Creepiness can sometimes also be cool

Google has used the corporate motto ‘Don’t be evil’ for quite some time now. While some people feel that it no longer has the same ring to it now that Google is tracking users universally across its services like Gmail, Search and YouTube. An article in Tuesday’s Wall Street Journal caught my attention. It has to do with anticipating people’s wants and desires. In itself anticipating wants and desires can be somewhat if not entirely cool but I think at the same time it (to me) is also a bit creepy – probably mostly because of my not being quite ready to accept the idea of being watched or tracked.

The article “Big Brother, Now at the Mall” – has to do with facial recognition technology kiosks at malls. The mere mention of Big Brother conjures up creepiness so there’s no doubt about word association at least as far as the author and editor are concerned.

The story discusses that in malls located in Seoul, South Korea there are information kiosks that have a touch screen and two cameras along with a motion detector. ‘As a visitor is recorded, facial-identity software estimates the person’s gender and age. The system’s makers, two companies from South Korea’s SK Holdings Co. conglomerate, plan to allow advertisers to tailor interactive ads on the kiosk by those attributes. A 40-something man looking up a restaurant on the kiosk may be shown an ad for a steakhouse in the mall, while a 20-something woman might get one for a clothing store. Shoppers will be able to interact with the ads with hand motions.’

Do you understand what I mean about being both creepy and yet cool? Delivering relevant content on an individual basis is the direction in which advertising is headed – no surprise there. Melding technology along with human behavior takes a little getting used to but I suspect it will become second nature to digital natives (as opposed to digital immigrants like me). Still I’ve never been happy about being pigeon-holed based on my appearance. I guess you could always wear a mask to the mall if you wanted to throw off the system. I actually might try that – when it gets to the U.S.

I also read a short article on technology that allows your tablet to listen in on your conversation and make relevant search choices to show you more information in real-time based on what subject you are discussing. This is not to say it can be done on the same device, in fact it’s well known that iPhone users cannot search while on a phone call. But serving up real-time relevant content based on actual ongoing conversations? I’d say that’s pretty cool. Is it creepy too?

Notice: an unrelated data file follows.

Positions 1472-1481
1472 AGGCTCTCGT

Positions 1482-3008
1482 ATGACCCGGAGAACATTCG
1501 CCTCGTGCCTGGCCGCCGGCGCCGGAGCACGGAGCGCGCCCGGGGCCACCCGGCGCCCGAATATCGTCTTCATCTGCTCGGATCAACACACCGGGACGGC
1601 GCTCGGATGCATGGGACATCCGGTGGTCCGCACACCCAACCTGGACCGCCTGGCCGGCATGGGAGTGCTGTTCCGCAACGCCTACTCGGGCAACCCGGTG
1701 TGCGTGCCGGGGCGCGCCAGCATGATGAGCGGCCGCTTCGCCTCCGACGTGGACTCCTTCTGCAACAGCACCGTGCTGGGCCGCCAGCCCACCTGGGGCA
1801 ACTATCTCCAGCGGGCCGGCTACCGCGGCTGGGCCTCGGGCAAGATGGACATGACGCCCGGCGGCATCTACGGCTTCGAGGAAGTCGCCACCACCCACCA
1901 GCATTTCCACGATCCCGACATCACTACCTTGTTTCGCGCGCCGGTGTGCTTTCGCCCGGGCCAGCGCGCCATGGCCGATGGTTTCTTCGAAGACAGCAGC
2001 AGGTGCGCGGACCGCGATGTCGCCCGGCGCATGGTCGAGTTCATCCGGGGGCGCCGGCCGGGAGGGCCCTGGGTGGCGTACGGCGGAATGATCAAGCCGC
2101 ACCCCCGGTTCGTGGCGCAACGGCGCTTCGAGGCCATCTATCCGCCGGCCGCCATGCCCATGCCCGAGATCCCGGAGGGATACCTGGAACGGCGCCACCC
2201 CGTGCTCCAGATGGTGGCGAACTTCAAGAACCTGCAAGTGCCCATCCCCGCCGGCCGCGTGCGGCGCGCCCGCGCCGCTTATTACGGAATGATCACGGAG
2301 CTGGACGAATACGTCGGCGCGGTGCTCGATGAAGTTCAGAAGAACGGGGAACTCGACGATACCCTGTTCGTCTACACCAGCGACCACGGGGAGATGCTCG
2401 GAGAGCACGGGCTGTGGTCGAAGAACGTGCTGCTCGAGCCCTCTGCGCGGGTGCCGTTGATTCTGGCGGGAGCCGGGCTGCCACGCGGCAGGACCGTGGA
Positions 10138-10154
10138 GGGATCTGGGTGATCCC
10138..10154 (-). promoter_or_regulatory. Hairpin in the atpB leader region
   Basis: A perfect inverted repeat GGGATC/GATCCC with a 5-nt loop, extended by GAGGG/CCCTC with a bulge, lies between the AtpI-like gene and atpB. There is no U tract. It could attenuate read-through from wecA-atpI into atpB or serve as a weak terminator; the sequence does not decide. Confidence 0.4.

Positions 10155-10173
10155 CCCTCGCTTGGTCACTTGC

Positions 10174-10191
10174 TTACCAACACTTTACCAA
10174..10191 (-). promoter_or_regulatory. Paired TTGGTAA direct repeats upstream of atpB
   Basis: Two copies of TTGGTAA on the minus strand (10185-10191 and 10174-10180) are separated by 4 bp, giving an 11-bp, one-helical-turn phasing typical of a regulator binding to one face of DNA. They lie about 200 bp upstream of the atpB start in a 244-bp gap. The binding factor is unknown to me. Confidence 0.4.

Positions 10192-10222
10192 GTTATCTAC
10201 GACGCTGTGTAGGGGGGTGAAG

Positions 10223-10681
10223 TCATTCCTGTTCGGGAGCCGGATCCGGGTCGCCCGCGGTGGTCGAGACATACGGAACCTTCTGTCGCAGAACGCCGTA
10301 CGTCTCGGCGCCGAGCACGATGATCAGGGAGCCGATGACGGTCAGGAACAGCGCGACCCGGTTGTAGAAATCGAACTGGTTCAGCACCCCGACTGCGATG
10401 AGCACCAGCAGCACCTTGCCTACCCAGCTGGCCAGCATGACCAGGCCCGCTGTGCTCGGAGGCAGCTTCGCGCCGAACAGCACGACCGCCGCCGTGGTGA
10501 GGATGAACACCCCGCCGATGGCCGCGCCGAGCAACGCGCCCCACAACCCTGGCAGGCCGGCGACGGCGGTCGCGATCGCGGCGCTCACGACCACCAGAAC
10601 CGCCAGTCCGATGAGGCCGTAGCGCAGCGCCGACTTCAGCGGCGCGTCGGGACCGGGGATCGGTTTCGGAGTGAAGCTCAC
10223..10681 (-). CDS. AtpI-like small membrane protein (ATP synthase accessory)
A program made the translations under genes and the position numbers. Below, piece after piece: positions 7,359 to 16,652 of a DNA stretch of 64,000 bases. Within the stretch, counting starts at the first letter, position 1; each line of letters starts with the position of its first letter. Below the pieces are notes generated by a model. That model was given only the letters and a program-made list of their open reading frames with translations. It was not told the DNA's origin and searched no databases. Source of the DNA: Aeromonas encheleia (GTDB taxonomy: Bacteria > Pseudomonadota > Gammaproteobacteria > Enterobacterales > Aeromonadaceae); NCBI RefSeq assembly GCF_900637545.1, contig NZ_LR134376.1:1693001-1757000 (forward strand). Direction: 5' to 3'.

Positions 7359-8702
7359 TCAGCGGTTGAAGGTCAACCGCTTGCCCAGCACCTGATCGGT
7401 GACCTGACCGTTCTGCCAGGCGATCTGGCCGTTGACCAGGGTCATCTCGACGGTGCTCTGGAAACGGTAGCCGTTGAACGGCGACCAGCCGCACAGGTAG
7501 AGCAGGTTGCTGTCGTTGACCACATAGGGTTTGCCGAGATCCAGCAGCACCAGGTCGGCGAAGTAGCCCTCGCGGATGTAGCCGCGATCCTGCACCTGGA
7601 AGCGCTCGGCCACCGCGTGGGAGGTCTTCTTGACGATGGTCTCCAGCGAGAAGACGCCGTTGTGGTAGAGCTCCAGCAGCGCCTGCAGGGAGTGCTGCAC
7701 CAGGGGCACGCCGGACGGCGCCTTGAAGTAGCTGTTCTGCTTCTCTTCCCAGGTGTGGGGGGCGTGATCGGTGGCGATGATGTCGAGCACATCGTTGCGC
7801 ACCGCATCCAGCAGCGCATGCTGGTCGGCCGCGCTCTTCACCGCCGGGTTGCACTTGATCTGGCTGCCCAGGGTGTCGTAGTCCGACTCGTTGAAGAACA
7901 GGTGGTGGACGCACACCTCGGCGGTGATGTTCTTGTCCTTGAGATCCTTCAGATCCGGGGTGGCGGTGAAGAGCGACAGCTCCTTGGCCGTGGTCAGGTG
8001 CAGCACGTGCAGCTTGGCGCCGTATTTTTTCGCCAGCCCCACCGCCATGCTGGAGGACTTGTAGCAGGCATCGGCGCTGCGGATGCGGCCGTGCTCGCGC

About markkolier

Futurist, entrepreneur, left lane driver, baseball lover
This entry was posted in Customer Experiences, Innovation, Marketing stuff and tagged , , , , . Bookmark the permalink.

4 Responses to Creepiness can sometimes also be cool

  1. Nader Ashway says:

    Hey Mark- great post. I think that leveraging technology to customize offers and serve up relevance is totally cool, and only has the potential to make my life easier and more interactive. The thing most people forget about (especially when discussing the creepiness factor,) is that you can always say “no thanks,” just like you can now, with all the off-target offers and telemarketing and everything else that advertisers are hurling at us. Facial recognition is indeed on the way and, frankly, I think it will be fun to see how rich those databases can become. Also – one minor point of disagreement – you can indeed search while on a call using an iPhone. I do it all the time!


    • markkolier says:

      Thanks for your comment Nader and reminding people that ‘no thanks’ still works can help remove some of the problems related to intrusion. While i am not opposed to facial recognition I do think it will have a few bumps in the road before it becomes something people are truly comfortable with.

      Don’t know where I got the notion that talking and surfing on the iPhone were mutually exclusive. Thanks for pointing that out.


  2. Tom the Luddite says:

    I for one do not look forward to such “interaction” , viewing it rude and intrusive (much like your recent post on LinkedIn asking for endorsements). If I want such “suggestions” , I will ask for them rather than having them pushed in my face and having to say “No thank you” to something I didn’t request in the first place. Much less having my tablet intrude.
    Shouldn’t such “conveniences” operate under the Queen’s adage ‘Speak when you’re spoken to!’?
    Why do I feel that the internet has become something akin to a sharp kitchen knife in the drawer that I must be careful using as it can do as much harm as good? Have I become a Luddite?


    • markkolier says:

      I don’t think that there’s any reason to think having a problem with intrusive technology would make one a Luddite. The die has been cast however and intrusion is only going to become – more intrusive. Thanks for the comment Tom.


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